Our mental health is affected by many different factors, from what we eat, to the pace we live by, stressors, ameliorating elements, and finally, sleep. The ways in which rest shapes our quality of life are multifaceted and run deeper than previously understood. So how do sleep and mental health interact with each other? Read on to find out.
Sleep to Dream: How Sleep and Loss of Consciousness Protect Our Health
When we sleep, our body’s basic functions change their pace. As a result, one’s breathing, heart rate, and digestive system all decelerate, or adopt a new rhythm. Your mind and brain’s functioning are also affected by sleep, as the brain secretes hormones that shut off one’s consciousness, allowing the sleeping process to take place.
Sleep is both gradual and cyclical, meaning that one’s mind and brain activity shift toward sleep in stages, which repeat themselves throughout the night. Each full sleep cycle normally lasts between 90-120 minutes.
The brain produces two distinct types of sleep:
- Slow-wave sleep (SWS), also known as deep sleep. During this stage, the mind and body relax and lower the level of their activity in an effort to recuperate from the day’s faster-paced processes, heal our bodies, and even fight off diseases. It is during the SWS stage that we lose consciousness and sleep begins.
- Rapid eye movement sleep (REM), also known as dream sleep. During this stage, the mind’s activity is amped up, and one’s breathing and heart rate become inconsistent. Though the exact purpose of this stage remains unclear, it appears to help regulate one’s mood, learning, and memory. It also acts as the time when dreams occur, suggesting that REM sleep allows the mind to process some of the mental material that passes through it.
Our body’s 24-hour cycle creates what is known as its circadian rhythm, or internal clock. This light-sensitive bodily mechanism causes us to become more and more tired throughout the day, peaking at night as we fall asleep. Typically, adults require seven-to-nine hours of sleep per night, with children requiring more. That said, research shows that 29% of US adults get six hours of sleep or less per night.
A lack of sleep or of a full-cycle, quality sleep pattern can cause a number of serious physical health issues. Among them are:
- Cardiovascular diseases.
- Type II diabetes.
- A high risk of obesity.
- A compromised immune system.
To Sleep, Perchance to Glean: How Sleep Reflects Our Mental Health
The centrality of sleep in our overall mental health is mostly two-dimensional, as the quality of one’s sleep is both a crucial component of their mental health, and can act as a symptom that alerts of a mental health issue.
In addition to its effects on one’s physical health, good sleep protects against a number of mental health concerns. While 10-18% of the adult US population report chronic sleep problems, 50-80% of patients contending with a mental health issue report suffering from it.
Without enough sleep, or good quality sleep, one develops a higher risk of the following mental health conditions:
- Anxiety. Repeated instances of disturbed sleeping patterns can cause an individual to develop anxiety during bedtime, fearing they will once again not be able to fall asleep. The elevated state of alertness that characterizes anxiety makes it even harder to sleep, thereby contributing to an already existing problem.
- Depression. Whereas trouble surrounding one’s sleep can cause an individual to remain awake for fear that they will be unable to sleep, depression may be caused, or bring about troubled sleeping, from a place of helplessness, a pervasive lack of energy, or more expansive disturbances to one’s daily schedule. In fact, an individual with disturbed sleeping is twice as likely to develop depression later on.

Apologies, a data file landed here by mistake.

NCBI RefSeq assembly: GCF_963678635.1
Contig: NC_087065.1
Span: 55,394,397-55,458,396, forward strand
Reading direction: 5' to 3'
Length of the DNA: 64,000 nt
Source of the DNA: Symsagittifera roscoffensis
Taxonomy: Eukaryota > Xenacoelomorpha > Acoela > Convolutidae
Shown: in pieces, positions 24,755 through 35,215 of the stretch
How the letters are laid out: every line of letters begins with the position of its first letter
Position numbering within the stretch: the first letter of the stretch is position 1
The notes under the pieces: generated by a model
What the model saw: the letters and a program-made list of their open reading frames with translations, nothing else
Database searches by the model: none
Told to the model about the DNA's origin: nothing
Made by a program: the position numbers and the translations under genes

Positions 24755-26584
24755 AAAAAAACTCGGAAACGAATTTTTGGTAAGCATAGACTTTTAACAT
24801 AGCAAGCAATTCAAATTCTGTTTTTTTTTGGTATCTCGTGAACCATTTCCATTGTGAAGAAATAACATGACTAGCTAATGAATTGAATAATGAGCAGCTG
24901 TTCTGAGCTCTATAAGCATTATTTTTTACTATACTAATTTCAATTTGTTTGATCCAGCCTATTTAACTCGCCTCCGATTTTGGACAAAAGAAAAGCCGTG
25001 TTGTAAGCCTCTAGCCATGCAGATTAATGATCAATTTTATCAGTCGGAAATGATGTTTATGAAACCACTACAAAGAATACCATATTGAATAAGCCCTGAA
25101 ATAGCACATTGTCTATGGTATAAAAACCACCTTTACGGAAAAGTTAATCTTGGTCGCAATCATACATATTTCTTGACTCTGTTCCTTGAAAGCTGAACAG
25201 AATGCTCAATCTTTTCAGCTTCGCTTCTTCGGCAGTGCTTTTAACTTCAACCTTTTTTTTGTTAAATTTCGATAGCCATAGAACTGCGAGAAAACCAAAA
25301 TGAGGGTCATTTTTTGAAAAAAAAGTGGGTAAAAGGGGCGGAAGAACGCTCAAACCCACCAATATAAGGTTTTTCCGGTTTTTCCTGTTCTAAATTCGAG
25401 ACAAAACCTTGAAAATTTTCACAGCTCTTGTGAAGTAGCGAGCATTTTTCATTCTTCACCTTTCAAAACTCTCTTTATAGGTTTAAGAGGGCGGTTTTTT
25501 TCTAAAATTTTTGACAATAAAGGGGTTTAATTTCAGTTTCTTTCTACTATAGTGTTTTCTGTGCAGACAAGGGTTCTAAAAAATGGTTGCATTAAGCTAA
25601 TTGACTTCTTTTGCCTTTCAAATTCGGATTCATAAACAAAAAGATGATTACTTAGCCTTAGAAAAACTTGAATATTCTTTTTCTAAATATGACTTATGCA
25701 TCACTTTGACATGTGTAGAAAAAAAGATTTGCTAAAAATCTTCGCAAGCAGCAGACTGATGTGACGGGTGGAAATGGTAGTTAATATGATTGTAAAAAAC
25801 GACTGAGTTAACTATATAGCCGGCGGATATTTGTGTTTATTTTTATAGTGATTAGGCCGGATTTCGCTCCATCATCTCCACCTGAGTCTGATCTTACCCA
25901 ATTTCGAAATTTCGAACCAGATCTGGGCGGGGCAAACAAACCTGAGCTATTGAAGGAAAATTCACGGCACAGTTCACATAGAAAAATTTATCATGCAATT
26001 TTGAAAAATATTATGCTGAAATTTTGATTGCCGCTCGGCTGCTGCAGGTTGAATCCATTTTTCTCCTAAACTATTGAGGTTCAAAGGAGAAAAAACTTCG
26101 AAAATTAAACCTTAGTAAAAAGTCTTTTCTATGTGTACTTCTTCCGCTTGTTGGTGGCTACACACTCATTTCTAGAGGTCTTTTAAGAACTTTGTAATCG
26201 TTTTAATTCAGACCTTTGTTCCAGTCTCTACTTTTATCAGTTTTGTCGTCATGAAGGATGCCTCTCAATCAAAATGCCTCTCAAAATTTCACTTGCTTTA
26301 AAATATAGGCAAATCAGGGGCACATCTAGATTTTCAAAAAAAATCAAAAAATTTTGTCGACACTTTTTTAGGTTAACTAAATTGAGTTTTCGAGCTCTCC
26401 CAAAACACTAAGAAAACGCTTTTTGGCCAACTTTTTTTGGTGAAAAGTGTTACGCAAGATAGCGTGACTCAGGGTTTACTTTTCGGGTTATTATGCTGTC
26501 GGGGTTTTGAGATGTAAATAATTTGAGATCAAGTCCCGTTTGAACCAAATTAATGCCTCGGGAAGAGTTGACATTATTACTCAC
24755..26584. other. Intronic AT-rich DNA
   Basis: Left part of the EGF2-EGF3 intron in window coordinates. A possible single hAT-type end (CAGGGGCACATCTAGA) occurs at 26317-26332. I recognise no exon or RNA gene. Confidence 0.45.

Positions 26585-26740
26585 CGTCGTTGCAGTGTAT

- Memory Issues. Exhaustion from a lack of good sleep can impair one’s ability to function at their usual level of performance. This can lead to a number of mental handicaps, among them the trouble remembering past details and information.
- Compromised Thinking. This can include trouble carrying out complicated calculations, problem solving, performing time-sensitive tasks, switching between assignments, and contemplating complex issues.
- Distorted Reality. In extreme cases of lack of sleep that lasts three days or more, one can experience hallucinations, delusions, and further breaks of reality.
It is also important to stress that sleep disturbances can manifest as trouble falling asleep, trouble remaining asleep, or trouble waking up and starting one’s day.
Sleep-Sliding Away: How to Treat Your Sleep Disturbance and Get Back on Track
Acknowledging the issue of disturbed sleep, and making time to treat it is the first step toward better sleep. Immediate fixes, such as sleeping pills may be widely available, but they can be incompatible with other forms of medication and can quickly become addictive and do not target the actual cause of one’s sleep issues. To do that, other steps are in order:
- Cognitive Behavioral Therapy (CBT). This goal-focused form of psychotherapy has been shown to aid in alleviating sleep disturbances. By looking at the physical, behavioral, cognitive, and emotional symptoms that accompany their sleeping pattern, CBT is able to target the patient’s experience, and help them grapple with the ways in which they inadvertently maintain their disrupted sleep.
- Sleep Hygiene. The idea of sleep hygiene helps the individual clear out any distractions, marking their bed as a place where they come to sleep, and not to remain active. When practicing sleep hygiene, the lights are turned off, noises are turned down, and all screens—one’s smartphone, TV, or tablet—are shut down or put away. Now able to give themselves both the physical and mental rest they require, individuals have been found to slip into a state of sleep more easily.
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